Diary of a young British officer serving with the China Squadron, based in Hong Kong and patrolling Chinese and Japanese waters between 1886-1889.
Parker writes in a small octavo which is bound in black textured cloth over thin boards, chipping to spine covering; decorative printed endpapers. Ruled leaves with most stapled gatherings now loose from the glued binding. The manuscript runs to 118 unnumbered pages written in an easily legible hand using black ink plus blanks. Parker sets out his remit on the first flyleaf:
'W.H. Parker. Diary of the 2nd Commission of H.M.S. Linnet Commissioned at Hong Kong on the 7th January 1886 and Paid off on the 24th January 1889.'
The diary proper begins 17th November 1885 when Parker 'Embarked on board H M Troops Ship Oronto' in Plymouth arriving a few weeks later 'Anchored at Hong Kong ships lying there Audacious Flagship... Commodore's Ship Daring Linnet Midge Espoir Ramble Gunboats.' Parker's entries tend to be short and to the point and on 6th January 'Linnets ship company pack bags and stow them in the lighter 2.25 Arrived to our respective ship...'
Tours of duty take Linnet to Chemulpo (Incheon, South Korea), Nagasaki, Shanghai and Chefoo (Yantai, China) where they 'dressed ship and fired a Royal Salute of 21 Guns in honour of Prince Chung's visit' on 20th May, 1886 (Yixuan also known as Prince Chun, was an imperial prince and statesman Qing dynasty in China). The incessant round of patrols, often with other battleships also took Parker to Port Hamilton (Komundo, South Korea) and the more difficult Russian outpost of Vladivostock.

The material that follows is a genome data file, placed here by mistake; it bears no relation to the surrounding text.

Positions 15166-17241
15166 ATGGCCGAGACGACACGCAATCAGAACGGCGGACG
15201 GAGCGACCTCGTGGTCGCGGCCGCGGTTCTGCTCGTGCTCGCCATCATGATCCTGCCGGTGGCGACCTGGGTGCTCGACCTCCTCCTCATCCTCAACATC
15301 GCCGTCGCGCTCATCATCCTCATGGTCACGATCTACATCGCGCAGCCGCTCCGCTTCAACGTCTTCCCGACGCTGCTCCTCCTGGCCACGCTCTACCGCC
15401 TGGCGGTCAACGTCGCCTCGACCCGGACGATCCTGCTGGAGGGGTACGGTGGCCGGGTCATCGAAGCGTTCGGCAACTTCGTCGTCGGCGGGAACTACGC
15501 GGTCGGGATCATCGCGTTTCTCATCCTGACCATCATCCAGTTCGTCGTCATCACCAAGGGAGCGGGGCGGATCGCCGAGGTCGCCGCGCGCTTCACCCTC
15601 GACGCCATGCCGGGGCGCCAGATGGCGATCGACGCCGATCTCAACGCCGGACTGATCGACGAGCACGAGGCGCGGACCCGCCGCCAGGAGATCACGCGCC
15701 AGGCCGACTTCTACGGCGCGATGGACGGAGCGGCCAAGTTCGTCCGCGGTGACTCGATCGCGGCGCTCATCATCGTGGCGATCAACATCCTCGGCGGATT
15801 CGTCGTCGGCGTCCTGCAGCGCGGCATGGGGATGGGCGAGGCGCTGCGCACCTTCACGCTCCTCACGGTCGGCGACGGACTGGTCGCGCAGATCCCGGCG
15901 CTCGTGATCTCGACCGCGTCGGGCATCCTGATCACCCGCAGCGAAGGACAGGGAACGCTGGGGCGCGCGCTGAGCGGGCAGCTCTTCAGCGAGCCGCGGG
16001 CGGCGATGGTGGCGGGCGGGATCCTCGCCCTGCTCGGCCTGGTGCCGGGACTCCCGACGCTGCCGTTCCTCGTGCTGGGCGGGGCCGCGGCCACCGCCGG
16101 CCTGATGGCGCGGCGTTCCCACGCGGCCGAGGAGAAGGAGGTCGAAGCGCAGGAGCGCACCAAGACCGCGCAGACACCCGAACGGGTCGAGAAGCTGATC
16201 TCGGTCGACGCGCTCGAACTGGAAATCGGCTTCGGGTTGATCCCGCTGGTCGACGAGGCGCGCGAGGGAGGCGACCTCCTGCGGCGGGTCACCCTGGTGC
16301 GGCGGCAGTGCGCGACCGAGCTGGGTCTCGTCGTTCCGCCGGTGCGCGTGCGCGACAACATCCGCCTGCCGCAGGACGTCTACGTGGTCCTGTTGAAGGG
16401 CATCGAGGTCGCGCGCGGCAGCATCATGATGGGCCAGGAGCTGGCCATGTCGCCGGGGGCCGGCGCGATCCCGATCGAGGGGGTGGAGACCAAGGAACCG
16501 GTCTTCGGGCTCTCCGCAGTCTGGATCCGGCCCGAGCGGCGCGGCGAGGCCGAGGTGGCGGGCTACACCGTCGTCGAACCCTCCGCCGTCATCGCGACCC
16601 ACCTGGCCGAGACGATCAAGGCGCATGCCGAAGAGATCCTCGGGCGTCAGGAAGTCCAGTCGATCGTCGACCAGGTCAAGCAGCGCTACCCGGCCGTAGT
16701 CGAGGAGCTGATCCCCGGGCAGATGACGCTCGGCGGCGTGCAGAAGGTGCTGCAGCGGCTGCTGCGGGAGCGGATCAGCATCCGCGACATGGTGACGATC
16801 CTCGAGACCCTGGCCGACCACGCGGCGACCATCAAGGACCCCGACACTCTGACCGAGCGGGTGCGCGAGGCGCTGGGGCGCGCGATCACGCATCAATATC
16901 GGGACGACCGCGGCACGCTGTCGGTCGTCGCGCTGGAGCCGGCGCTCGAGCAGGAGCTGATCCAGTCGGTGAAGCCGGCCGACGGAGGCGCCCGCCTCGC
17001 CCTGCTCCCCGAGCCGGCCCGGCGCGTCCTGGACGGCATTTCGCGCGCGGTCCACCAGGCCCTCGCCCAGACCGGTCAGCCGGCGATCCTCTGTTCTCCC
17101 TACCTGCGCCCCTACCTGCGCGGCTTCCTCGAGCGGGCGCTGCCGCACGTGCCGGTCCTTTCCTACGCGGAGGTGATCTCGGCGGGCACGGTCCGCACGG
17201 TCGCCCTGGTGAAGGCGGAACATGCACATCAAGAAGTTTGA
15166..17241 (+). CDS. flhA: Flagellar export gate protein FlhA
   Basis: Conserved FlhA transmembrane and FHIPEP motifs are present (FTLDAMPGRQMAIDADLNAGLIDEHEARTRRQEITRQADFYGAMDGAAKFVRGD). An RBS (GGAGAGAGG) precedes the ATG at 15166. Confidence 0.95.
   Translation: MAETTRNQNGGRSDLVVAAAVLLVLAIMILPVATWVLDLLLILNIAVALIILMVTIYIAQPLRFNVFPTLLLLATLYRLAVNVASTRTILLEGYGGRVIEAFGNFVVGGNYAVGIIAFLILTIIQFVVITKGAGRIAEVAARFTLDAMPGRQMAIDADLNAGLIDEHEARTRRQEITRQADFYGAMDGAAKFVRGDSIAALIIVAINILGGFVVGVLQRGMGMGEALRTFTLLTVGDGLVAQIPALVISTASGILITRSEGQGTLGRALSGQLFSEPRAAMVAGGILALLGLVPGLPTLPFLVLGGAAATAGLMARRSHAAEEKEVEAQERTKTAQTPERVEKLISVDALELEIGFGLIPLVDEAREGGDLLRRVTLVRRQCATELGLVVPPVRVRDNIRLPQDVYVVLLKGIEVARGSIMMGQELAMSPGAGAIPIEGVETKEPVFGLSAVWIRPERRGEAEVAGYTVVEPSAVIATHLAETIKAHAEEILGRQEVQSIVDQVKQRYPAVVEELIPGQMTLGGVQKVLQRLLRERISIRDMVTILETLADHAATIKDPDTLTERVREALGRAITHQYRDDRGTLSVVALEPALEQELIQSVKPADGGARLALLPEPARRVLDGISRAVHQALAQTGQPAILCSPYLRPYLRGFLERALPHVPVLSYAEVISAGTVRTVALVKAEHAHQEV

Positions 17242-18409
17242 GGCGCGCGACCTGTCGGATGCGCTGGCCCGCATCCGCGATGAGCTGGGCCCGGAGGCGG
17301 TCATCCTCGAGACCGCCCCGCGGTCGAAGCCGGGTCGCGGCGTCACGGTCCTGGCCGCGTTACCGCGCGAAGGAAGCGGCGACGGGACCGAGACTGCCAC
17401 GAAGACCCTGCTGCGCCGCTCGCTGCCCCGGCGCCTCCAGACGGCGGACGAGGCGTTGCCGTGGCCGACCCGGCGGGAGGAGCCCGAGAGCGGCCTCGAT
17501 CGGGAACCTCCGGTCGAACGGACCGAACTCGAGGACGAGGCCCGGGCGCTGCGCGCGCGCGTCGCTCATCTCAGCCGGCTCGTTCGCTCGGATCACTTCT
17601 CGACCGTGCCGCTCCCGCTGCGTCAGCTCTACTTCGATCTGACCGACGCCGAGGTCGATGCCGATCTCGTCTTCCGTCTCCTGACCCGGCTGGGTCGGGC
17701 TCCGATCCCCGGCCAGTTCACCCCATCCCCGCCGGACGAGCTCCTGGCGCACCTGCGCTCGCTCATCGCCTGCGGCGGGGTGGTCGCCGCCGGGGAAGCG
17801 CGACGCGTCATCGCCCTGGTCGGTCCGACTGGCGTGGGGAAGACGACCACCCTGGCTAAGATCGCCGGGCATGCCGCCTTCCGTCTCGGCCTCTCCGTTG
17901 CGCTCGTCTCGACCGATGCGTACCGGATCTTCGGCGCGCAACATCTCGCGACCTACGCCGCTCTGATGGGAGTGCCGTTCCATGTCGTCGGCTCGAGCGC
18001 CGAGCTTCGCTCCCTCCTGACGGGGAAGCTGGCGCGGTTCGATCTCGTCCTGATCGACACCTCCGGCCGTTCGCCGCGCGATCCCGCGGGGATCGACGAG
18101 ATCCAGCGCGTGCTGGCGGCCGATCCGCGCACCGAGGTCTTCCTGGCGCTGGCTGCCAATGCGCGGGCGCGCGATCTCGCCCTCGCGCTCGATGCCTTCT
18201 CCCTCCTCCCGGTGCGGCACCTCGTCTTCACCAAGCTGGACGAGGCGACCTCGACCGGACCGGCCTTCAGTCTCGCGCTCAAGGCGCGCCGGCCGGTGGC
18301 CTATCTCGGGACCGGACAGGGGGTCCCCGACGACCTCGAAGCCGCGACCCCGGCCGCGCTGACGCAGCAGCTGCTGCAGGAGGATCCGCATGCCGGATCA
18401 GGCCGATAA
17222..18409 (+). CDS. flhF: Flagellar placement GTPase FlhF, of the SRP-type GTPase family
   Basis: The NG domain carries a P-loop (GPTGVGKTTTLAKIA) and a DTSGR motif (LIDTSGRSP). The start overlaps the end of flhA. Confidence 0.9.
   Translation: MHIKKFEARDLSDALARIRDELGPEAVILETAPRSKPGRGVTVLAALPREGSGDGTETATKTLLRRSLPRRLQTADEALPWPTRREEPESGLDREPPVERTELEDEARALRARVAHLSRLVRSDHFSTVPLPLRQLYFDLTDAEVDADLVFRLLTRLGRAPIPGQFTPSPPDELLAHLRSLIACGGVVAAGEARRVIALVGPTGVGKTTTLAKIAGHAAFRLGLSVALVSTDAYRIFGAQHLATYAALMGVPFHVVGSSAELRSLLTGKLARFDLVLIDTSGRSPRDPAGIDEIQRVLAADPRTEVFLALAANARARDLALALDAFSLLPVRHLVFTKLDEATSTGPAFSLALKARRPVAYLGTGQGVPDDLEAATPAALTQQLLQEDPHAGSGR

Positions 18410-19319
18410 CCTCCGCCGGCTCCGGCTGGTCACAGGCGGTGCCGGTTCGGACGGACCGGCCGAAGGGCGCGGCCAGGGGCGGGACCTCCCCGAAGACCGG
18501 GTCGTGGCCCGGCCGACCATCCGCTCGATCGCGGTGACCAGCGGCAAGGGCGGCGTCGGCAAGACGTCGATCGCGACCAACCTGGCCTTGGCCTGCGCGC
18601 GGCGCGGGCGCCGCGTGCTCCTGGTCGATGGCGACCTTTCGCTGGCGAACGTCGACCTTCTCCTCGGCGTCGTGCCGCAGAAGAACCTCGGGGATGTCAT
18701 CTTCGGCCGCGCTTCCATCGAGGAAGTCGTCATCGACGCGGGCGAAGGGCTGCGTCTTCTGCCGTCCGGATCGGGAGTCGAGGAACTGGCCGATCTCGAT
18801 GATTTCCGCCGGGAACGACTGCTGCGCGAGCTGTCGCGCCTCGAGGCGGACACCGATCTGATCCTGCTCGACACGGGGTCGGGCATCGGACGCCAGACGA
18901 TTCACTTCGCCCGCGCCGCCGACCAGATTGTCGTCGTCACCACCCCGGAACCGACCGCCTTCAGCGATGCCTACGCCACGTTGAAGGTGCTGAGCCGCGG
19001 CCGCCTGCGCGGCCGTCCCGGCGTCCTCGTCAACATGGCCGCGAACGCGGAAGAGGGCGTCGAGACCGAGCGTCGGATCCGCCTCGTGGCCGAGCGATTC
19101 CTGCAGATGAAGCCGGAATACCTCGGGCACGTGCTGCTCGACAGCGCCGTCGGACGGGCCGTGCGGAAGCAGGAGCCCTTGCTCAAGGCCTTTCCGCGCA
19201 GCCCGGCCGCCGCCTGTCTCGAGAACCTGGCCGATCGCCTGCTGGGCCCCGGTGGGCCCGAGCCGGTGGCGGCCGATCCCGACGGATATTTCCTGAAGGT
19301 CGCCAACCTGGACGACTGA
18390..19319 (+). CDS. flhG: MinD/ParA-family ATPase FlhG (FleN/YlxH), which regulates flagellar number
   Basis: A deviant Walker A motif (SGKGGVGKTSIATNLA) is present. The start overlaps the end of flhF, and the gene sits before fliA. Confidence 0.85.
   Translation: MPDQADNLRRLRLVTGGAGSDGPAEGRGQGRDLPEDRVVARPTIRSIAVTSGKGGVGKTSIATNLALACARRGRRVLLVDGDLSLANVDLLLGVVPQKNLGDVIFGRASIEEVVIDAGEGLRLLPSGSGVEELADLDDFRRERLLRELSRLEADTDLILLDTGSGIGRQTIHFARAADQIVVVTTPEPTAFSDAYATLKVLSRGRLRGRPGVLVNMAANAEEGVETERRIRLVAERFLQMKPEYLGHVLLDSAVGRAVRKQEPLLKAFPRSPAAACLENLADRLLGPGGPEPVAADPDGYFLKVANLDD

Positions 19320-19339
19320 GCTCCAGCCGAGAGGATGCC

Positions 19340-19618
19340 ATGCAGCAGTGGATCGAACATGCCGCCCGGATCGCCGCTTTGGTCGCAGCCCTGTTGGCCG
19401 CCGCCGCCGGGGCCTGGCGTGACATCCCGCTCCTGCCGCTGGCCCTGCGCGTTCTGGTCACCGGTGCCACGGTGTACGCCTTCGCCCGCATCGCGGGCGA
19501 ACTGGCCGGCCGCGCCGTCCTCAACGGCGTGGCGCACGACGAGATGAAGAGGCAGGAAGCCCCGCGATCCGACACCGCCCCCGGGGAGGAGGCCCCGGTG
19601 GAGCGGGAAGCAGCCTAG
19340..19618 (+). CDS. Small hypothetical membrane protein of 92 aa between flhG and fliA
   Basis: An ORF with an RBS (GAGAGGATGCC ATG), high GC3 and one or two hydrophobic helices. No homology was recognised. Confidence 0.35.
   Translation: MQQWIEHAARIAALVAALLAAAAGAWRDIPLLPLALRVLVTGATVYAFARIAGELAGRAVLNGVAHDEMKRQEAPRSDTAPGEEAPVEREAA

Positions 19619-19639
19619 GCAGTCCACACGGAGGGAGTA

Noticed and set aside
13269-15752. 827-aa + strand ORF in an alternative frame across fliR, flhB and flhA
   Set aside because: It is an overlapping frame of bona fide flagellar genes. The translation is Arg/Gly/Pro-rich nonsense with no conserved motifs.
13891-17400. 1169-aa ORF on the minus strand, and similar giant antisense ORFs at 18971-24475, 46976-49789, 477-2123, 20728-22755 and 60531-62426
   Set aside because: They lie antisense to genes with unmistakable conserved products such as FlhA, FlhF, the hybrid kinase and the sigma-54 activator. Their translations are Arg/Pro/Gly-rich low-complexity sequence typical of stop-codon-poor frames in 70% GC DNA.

Returning to Hong Kong in February 1887 Parker records 'HMS Troop Ship Himalaya left for Port Hamilton to fetch the Marines who had been stationed there for protection of the harbour' - this was a consequence of the British decision to demolish the port following a reduction in the Russian threat. A few days later, still at Hong Kong Parker notes 'Linnet hoisted the flag of Vice Admiral R. Vesey Hanilton commander in chief of China Station' and a day later was delighted to be invited aboard USS Monocacy for a dinner in celebration of 'of the birthday of Washington'.
In Shanghai on January 26th 1888 Linnet's crew 'extinguished a fire on shore... Landed fire party.' Parker makes detailed notes of the movements of the other ships in the China Squadron: 'HMS Rambler Anchored from Surveying duty' (Hong Kong March 18, 1888) and very occasionally the whole squadron comes together as on July 23rd 1888: 'Imperiuse [flagship] fired Court Martial gun 11.20 AM The Squadron was organised as follows. 1st Division 1 Imperieuse 2. Heroine 3. Wanderer 4. Constance 5. Linnet. 6. Swift. 2nd Division 7. Cordelia 8. Sapphire 9. Mutine 10. Leander 11. Alacrity 12. Porpoise.'
Russian relations seem to have been particularly tetchy with the delivery of 'sealed letters for the Russian Goverment and Admiral at Vladivostock asking permission to allow the British squadron to visit that port'in August, 1888). Yokohama was the scene of an important moment for the Japanese navy on October 9th 1888 when Linnet and fellow British battleships: 'fired a Royal salute of 21 Guns in honour of the embarking of H.S.M. the Empress of Japan onboard the iron clad Nanawai for conveyance to Yokohama to lauch the first ironclad in Japan... Squadron manned the yards and fired a Royal Salute...' Parker observes the end of his posting on December 1st 1888: 'This being our last day onboard Linnet as we turn over to Victor Emmanuel tomorrow to await the Arrival of HM Troopship Tamar